mark at livecode.com
Mon May 15 13:00:24 CEST 2017
On 2017-05-13 19:05, Richmond Mathewson via use-livecode wrote:
> You cannot send a virus to a BBC because the whole system resides on a
> ROM chip!
Not true - if you have any persistent storage attached to a system (e.g.
your winchester disk),
and that system interacts with data which comes from outside (via the
DIMM port) then 'all' an
attacker needs to do is find a vulnerability in the code which executes
when receiving data
on that port allowing arbitrary code to be executed (which would be
hidden in the message), and
find a place it can inject itself onto your persistent storage which is
loaded into memory
and executed and the rest is history...
Of course, the amount of return you'd get on trying to hack such ancient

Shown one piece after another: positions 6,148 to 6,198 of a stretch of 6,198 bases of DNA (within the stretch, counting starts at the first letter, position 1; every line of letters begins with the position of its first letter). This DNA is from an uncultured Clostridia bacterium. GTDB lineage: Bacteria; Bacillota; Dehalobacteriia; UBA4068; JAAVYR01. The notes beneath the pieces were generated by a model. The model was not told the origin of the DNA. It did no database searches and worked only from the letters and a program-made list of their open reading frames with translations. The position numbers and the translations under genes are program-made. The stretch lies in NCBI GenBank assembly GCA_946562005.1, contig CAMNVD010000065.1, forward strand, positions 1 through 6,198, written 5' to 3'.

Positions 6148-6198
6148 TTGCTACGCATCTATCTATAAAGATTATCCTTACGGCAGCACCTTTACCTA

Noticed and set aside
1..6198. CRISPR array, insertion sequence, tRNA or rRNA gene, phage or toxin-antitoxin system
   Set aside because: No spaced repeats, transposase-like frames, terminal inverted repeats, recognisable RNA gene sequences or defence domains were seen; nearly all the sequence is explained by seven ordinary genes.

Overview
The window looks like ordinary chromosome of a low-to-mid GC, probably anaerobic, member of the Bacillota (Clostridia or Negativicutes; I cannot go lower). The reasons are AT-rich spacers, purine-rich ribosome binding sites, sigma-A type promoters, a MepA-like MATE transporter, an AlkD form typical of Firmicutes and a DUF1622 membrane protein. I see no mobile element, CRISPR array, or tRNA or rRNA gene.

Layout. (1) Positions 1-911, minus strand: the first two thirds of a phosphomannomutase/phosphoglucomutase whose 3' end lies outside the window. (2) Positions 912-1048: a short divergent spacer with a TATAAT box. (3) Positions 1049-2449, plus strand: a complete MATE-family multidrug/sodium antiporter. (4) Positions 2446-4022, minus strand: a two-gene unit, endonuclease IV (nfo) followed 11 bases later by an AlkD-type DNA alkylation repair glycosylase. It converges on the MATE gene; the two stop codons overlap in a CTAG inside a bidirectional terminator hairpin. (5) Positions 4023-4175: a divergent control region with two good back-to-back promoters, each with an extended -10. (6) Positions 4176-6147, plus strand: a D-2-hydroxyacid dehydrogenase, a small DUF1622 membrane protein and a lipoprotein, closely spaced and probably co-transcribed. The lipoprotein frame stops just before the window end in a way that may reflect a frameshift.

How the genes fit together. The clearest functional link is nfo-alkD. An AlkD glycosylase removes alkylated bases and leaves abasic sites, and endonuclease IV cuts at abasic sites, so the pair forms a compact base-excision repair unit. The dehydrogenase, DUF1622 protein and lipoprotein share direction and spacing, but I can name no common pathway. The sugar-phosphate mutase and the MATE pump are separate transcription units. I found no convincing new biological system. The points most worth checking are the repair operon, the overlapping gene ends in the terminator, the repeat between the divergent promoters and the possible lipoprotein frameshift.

setups is probably
zero so you are probably fine.
However, lots of legacy systems still run mission critical
infrastructure around the globe
so age of systems has nothing to do with vulnerability - as soon as it
connects to any external
information source whether it be humans, or the internet there is
For example there was a whole raft of virii on Acorn Archimedes machines
- usually distributed
via tweaking the boot record of floppy discs to inject malicious code;
and around the same time
MS had to do something about AutoRun - which was the source of a great
deal of viral infections
when people handed around USB sticks without thinking.
Mark Waddingham ~ mark at livecode.com ~ http://www.livecode.com/
LiveCode: Everyone can create apps
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